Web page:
“You’re not going to rape and kill me are you?” Mary asked out of the blue, her eyes starting to tear up again.

The powers that be always said that society could not – would not – ever revert back to a more primitive state. But Clark knew better, he knew that after this plague, this sickness, whatever you wanted to call it, passed; there would be chaos, raping and plundering. He figured that society would revert back to some sort of futile state, where one group would try to intimidate another through fear. Sure there might be a community of what was left of the good people, but they would have to build walls, high walls, if they were going to survive.

Then again, Clark thought, maybe all that was left of the human race was right here, sitting on this park bench. Clark had seen only one other living person in the last twenty-fours hours, besides Mary, that is. And he was a man whose eye’s where so blood shot that they seemed to almost glow a dark crimson red. His skin was pale, almost like a dull shade of silver and reminded Clark of the color a chrome bumper turns after it hasn’t been waxed in a very long time, he hobbled past Clark, holding a red hankie up to his mouth, the hankie stained from the blood that he was constantly coughing up. That was this morning. Clark could only imagine that that man was dead; hoped that he was dead for his sake.

“No, my days of raping and pillaging are over.” He replied, doing his best to smile, doing his best to bring a little humor into a world that had seen nothing but terror, chaos, and death in the last few days. “Now that the end of the world has come I think that I would like to find a place to retire. Retiring at thirty isn’t so bad.”

“You’re thirty?” She asked, looking up at him as he got up from the bench to stretch his legs.

He nodded.

“I turned twenty-seven four days ago.”

“Happy birthday,” Clark said, thinking of how old she must have been have been when her parents had died. Eighteen. The thought caused his stomach to momentarily become unsettled. He was scared shitless when he left home at twenty-two, to have your parents die at the age of eighteen and then be on your own must have been…terrifying.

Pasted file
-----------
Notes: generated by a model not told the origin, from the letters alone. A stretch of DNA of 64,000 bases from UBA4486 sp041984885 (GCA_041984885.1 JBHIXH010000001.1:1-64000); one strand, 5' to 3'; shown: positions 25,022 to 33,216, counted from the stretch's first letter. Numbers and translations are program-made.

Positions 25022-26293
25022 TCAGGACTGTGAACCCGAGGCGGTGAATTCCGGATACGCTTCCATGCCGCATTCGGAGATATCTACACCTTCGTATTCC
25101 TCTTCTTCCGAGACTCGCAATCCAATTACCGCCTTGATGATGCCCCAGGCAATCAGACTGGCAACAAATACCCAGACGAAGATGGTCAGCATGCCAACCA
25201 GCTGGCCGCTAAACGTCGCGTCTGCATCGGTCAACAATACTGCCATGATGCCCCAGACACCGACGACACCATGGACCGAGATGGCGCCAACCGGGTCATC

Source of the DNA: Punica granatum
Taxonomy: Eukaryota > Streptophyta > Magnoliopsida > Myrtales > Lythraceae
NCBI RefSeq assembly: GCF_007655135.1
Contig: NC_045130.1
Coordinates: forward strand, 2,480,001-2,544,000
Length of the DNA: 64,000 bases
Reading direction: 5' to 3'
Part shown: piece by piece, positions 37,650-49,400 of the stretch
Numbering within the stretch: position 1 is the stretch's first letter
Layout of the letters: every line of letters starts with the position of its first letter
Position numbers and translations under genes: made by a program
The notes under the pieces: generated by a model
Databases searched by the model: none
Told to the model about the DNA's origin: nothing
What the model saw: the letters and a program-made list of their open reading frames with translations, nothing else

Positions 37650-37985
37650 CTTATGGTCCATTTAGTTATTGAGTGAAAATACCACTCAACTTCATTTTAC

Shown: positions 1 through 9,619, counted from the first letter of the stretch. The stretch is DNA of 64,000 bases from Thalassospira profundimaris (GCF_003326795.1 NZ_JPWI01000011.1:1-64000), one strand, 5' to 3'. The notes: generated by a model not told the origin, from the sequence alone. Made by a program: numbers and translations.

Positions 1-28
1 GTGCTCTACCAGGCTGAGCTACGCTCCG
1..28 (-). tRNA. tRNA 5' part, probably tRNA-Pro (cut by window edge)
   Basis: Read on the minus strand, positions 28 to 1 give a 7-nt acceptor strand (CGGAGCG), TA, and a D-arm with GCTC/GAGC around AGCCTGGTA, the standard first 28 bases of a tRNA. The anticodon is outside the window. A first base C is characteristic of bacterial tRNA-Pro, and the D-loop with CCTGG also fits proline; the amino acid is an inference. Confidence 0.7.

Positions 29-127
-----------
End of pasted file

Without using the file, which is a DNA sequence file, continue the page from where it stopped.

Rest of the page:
“I know that we just met, but could I come with?”

Surprised, Clark smiled. “Yeah, sure Mary, you can come with. We’ll go some place worm,” he said, excitement creeping into his voice. “It will be just me and you and all the bananas and coconuts we can eat. We won’t have to worry about anything, not cold weather, not our jobs, not about if it’s to crowded. We will have the entire world to ourselves.”

Smiling, Mary got up off the bench. “We can sit on the beach everyday if we want and, you and  me will stay in some upscale hotel room – free of course…”

“Of course, and we’ll sleep in a different bed every night…”

“And we’ll stay up late and get up late and we’ll play our music as loud as we want…”

“Yeah. . .” Clark started to say, then reality hit them. “Yeah.”

Of course it wouldn’t be that simple. Being the last two people alive only meant that you had to be careful. You had to look around every corner when walking down the streets for fear that there might be a Lion, or a Tiger, or a Bear – oh, my – just around the corner waiting to make you his dinner. There would be no hospitals, in case you cut yourself, there would be nobody coming to your rescue. It was a frightening thought.

Food would become scarce after a while. Clark didn’t know how to hunt and he doubted Mary knew how to either. In a few weeks all the meat and the milk and frozen pizzas and even the hostess cakes in the now empty supermarkets would spoil or go stale. No more Hungry Man Dinners, no more Fruit Loops, no CheezeWiz.

**I found this story while I was going through some old writing stuff. I didn’t write this one too long ago – 6 months perhaps – but it still amazes how good this story is compared to some other things that I have been writing lately, although, my mind has been elsewhere.

The inspiration for this story came when I read an article about the end of the world and one man’s hypothesis that the society would never revert back to what it once was, i.e. horse and carriage, pre-industrial age. I beg to differ. Tear away the delicate fabric that makes up our current society and you will have. . .chaos, you will be living a history that you thought was long gone.

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